Part 5 - Resting by Faith
Joy in Fellowship
There is a great contrast in Psalm 95. This is the contrast of the first half of the psalm with the second half. The second half is that of unbelief in the Creator. This is the part that the writer to the Hebrews quoted to warn against unbelief. The first half however shows the joy and rest of those who consider the Creator and His works. The first half shows the result of faith in the Creator and Redeemer, the second half the result of unbelief in the Creator.
Confidence and rejoicing
Psalm 95 begins with these verses: "Oh come, let us sing to the Lord! Let us shout joyfully to the Rock of our salvation. Let us come before His presence with thanksgiving; Let us shout joyfully to Him with psalms. For the Lord is the great God, And the great King above all gods" (Ps. 95:1-3).
The writer to the Hebrews had said that we are of Jesus' house "if we hold fast the confidence and the rejoicing of the hope firm to the end" (Heb. 3:6). The first part of Psalm 95 shows the confidence and rejoicing of those who have faith in the Creator and Redeemer. "Let us sing," "Let us shout joyfully," "Let us come . . . with thanksgiving," and "Let us shout joyfully . . . with psalms" shows the rejoicing of those who delight in the Creator. He is Yahweh and the "Rock of our salvation."
These calls to rejoice in Yahweh are not calls to generate an empty rejoicing - they are the natural response of one who is overwhelmed by the greatness and goodness of God. The person and being of Yahweh is glorious, and those who come to know Him cannot but express praise and great joy in His presence.
Glory in the riches of God's being
God's being is glorious, and in this alone He is worthy of praise and worship. He is "the great God, And the great King above all gods." Mankind fell when he rejected this and put himself in God's place. In redemption one is brought back into a rightful subjection to Yahweh as the great God and great King. The focus in a right relationship with God is in Him alone. It is centered on who God is and what He has done, not on who the believer is or the believer's works. This is shown in the psalms: "I will bless the Lord at all times; His praise shall continually be in my mouth. My soul shall make its boast in the Lord; The humble shall hear of it and be glad. Oh, magnify the Lord with me, And let us exalt His name together" (Ps. 34:1-3).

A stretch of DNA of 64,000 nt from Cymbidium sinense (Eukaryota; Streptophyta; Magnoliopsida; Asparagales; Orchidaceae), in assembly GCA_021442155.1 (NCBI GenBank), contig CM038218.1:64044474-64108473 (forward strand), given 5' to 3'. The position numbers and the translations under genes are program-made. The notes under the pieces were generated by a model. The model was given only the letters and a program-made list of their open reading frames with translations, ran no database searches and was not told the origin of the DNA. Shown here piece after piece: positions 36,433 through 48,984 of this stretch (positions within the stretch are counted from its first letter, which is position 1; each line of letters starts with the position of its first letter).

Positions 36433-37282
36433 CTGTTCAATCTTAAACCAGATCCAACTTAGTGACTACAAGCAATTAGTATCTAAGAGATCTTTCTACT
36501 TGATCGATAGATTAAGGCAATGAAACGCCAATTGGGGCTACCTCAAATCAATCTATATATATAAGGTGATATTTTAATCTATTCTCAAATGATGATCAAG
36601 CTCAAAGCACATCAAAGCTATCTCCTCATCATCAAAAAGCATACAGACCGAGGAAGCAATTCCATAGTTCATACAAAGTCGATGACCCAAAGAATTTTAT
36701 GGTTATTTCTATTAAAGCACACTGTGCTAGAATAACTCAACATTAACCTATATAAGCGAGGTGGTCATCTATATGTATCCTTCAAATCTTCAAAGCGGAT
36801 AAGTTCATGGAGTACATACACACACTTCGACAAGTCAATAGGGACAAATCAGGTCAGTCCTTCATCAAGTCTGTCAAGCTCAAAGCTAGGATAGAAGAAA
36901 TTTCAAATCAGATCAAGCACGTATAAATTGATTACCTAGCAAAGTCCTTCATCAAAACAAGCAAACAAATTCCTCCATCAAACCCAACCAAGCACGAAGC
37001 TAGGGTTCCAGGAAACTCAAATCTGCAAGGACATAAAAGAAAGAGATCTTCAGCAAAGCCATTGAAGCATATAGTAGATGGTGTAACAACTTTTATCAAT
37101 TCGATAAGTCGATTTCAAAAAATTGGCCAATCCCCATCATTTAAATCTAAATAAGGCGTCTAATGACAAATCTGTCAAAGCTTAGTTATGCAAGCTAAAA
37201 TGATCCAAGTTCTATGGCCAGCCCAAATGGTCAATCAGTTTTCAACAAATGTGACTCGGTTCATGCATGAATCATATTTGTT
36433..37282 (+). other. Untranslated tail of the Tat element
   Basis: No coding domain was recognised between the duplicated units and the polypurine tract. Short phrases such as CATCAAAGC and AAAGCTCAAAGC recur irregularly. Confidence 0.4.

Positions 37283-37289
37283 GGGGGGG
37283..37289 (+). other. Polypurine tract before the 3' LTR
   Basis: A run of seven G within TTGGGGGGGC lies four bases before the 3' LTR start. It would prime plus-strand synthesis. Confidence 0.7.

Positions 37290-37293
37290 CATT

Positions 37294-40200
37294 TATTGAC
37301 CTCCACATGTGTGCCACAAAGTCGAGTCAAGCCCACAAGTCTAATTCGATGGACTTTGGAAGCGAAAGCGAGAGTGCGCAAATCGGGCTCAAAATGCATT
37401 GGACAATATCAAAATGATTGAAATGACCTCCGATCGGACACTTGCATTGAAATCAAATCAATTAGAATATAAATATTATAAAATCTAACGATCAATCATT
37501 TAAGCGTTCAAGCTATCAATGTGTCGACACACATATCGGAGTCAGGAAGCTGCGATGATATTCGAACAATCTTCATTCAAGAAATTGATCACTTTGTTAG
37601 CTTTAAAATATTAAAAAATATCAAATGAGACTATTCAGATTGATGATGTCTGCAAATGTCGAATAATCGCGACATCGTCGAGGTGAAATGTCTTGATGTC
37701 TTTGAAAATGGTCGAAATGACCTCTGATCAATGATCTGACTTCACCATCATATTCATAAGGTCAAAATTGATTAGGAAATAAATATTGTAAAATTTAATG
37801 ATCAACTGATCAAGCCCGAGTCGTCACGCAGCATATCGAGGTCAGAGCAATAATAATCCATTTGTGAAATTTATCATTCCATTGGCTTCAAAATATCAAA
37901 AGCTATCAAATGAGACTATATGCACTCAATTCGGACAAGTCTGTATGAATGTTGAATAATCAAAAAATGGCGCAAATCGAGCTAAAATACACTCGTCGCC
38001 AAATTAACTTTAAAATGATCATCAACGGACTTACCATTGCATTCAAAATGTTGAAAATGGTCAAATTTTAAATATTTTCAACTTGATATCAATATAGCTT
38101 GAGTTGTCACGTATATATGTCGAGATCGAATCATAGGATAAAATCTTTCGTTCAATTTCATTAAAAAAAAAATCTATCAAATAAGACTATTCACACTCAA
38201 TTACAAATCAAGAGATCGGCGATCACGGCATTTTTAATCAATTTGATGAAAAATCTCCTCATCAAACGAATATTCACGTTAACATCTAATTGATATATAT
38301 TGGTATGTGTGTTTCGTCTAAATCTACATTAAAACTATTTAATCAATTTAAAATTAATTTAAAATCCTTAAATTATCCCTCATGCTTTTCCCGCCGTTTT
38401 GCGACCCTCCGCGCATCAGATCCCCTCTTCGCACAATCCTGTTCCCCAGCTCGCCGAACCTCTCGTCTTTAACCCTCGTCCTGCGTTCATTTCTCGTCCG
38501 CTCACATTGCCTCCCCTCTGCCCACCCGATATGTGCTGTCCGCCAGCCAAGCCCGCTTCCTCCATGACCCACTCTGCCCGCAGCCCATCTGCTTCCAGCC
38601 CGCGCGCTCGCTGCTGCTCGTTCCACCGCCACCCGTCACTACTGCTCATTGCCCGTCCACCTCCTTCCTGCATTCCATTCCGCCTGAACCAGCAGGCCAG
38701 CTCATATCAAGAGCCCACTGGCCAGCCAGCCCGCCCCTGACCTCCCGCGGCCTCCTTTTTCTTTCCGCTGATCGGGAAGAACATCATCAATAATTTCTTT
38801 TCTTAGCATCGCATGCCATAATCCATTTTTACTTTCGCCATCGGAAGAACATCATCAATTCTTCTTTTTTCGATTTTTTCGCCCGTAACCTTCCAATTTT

Moses asked God what His name was. Scripture records, "And God said to Moses, 'I AM WHO I AM.' And He said, 'Thus you shall say to the children of Israel, "I AM has sent me to you" ' " (Exodus 3:14). Yahweh is the Self-Existent One. This sets Him apart from all else, establishes Him as being holy as none other, and is the reason He has a glory that is incomparable. He is worshipped in Heaven as such: "The four living creatures, each having six wings, were full of eyes around and within. And they do not rest day or night, saying: 'Holy, holy, holy, Lord God Almighty, Who was and is and is to come!' " (Rev. 4:8). Isaiah refers to God as the "High and Lofty One Who inhabits eternity, whose name is Holy" (Isaiah 57:15). God had no beginning and will have no end. He is the ultimate cause of all things. He can only describe Himself as "I AM WHO I AM."
The glory of God's being is not just that He is the Supreme Being - it is also in His character. Psalm 113 declares, "Who is like the Lord our God, Who dwells on high, Who humbles Himself to behold The things that are in the heavens and in the earth? He raises the poor out of the dust, And lifts the needy out of the ash heap, That He may seat him with princes; With the princes of His people" (Ps. 113:5-8). God's characteristics of lovingkindness, compassion, and mercy set Him apart from all others. Jeremiah records, "Thus says the Lord: 'Let not the ... rich man glory in his riches; But let him who glories glory in this, That he understands and knows Me, That I am the Lord, exercising lovingkindness ... in the earth' " (Jer. 9:23-24).
Fellowship with God
The psalmist wrote, "In Your presence is fullness of joy; At Your right hand are pleasures forevermore" (Ps. 16:11). Just the act of being in God's presence and beholding His glory is cause for fullness of joy. Fullness and satisfaction are found in fellowship with God, for "At Your right hand are pleasures forevermore." Again the psalmist declares, "For a day in Your courts is better than a thousand. I would rather be a doorkeeper in the house of my God Than dwell in the tents of wickedness" (Ps. 84:10).
It is the recognition of who God is that forms the basis for the opening
statements of Psalm 95: "Oh come, let us sing to the Lord! Let us shout
joyfully to the Rock of our salvation. Let us come before His presence with
thanksgiving; Let us shout joyfully to Him with psalms. For the Lord is the
great God, And the great King above all gods."